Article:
Testing & Performance
CPU: Intel Core i7-7700K
Motherboard: Asus ROG Maximus Code
RAM: 32GB Kingston HyperX 3200Mhz
GPU: EVGA GTX 1080Ti SC2 ICX
SSDs: Kingston KC1000 480GB
Chassis: Corsair Spec-04 Carbide Series
EVGA 74.83 CFM Fans Extra Testing
OS: Windows 10 Professional X64
We pondered what software to use for stressing the CPU 100% and OCCT and Prime 95, as well as Intel Burn, just produce an unrealistic amount of heat. Some of the CPU stress programs are designed specifically to generate heat which has no real bearing on real-life computing. We tested a host of software from Realbench to never heard of programs and finally landed on CPU-Z and the Stress CPU utility. It's easy, free and available to everyone and during test selection; it consistently kept 4 cores 8 threads at 100% and generated enough heat to convince us of the validity of the Stress Test.
Notice the Stress CPU Button, we used 4 Core 8 Thread testing
We went with a worst case scenario, no chassis fans, no ambient air movement. Lab temperature was kept at 72oF or 22oC throughout testing. We disabled Intel's Turbo feature and locked the CPU to a steady frequency and CPU voltage for each clock speed on the CPU. We went into BIOS and set OC profiles for 4.5GHz, 4.6GHz, 4.7GHz, 4.8GHz and 4.9GHz. We cut off at 4.9GHz as the CPU voltage required to reach 5GHz stable with a stress test load running for an hour were just unacceptable and liable to degrade the CPU. To sustain a 5GHz OC we were well over 1.42v and Asus recommends triple radiator cooling for 1.35v (which we exceeded). We fired up the test station and let it Idle for 30 minutes and recorded the idle reading. We then ran the test at each CPU speed for an hour then recorded the reading.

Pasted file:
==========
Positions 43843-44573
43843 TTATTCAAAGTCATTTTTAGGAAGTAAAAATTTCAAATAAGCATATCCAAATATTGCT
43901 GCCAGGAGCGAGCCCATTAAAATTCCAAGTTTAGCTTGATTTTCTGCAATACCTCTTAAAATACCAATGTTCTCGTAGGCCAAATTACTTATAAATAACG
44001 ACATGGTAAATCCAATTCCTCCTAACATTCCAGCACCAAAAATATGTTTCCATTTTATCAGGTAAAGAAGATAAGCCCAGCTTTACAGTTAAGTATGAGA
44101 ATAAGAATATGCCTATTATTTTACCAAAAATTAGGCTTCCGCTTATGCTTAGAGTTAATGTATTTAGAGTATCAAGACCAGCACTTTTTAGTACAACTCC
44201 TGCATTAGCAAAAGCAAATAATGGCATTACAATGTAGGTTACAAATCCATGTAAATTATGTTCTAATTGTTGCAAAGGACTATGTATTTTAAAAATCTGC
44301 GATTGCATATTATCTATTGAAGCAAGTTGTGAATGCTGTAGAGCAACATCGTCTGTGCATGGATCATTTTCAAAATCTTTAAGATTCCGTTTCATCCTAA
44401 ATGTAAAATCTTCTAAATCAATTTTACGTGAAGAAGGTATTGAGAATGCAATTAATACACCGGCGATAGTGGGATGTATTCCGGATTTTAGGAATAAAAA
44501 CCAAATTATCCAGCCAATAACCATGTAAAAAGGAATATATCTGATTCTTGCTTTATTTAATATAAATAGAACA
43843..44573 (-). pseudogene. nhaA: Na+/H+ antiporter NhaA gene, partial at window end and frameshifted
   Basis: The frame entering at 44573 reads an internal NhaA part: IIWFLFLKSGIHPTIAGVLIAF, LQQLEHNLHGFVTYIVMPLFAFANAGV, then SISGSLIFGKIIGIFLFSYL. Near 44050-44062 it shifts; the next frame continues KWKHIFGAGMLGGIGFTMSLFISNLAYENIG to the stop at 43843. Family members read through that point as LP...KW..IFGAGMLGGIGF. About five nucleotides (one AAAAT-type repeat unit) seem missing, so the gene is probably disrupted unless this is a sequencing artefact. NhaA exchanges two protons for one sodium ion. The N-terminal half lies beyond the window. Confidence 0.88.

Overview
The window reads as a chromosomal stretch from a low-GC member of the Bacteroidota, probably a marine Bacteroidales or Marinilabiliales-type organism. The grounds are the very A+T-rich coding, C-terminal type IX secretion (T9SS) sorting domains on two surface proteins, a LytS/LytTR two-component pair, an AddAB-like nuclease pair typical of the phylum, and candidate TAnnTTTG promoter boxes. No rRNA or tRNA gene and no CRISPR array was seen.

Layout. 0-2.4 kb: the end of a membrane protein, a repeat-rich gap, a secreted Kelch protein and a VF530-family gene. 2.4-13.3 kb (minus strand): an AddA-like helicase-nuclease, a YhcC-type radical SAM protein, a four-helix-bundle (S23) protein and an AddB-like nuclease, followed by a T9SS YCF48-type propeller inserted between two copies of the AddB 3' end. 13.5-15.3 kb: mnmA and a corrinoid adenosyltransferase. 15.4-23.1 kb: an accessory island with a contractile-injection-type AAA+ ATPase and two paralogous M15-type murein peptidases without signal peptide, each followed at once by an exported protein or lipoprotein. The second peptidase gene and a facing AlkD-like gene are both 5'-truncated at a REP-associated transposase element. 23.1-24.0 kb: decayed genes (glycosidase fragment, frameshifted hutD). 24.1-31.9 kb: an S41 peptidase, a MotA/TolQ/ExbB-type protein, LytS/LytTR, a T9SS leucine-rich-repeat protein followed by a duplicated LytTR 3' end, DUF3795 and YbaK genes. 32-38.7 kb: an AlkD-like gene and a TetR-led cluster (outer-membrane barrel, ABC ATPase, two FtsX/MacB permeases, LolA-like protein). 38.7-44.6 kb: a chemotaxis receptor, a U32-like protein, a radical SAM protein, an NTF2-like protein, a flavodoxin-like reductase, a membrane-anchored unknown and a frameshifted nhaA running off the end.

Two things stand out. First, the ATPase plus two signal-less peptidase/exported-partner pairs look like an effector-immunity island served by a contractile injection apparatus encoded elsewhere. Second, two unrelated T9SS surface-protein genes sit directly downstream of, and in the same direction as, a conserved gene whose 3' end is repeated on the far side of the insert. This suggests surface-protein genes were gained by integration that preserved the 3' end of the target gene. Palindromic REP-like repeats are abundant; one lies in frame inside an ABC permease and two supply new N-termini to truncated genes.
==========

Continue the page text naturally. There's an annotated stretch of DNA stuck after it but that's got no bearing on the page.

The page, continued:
Between tests, we shut the machine down for 30 minutes then went to the next CPU speed. Each test at each speed was repeated 3 times then we report the average of the 3 readings. Every test was run using the pre-set profile in BIOS without any changes to maintain test consistency.
We used the provided thermal material on the coolers for testing. The thermal material which we recommended replacing earlier well we can eat our words on that one. We did each test with Arctic Ceramique and the readings didn't change so use the included pre-applied paste if you want it's pretty good. Thermal measurements were taken using RealTemp.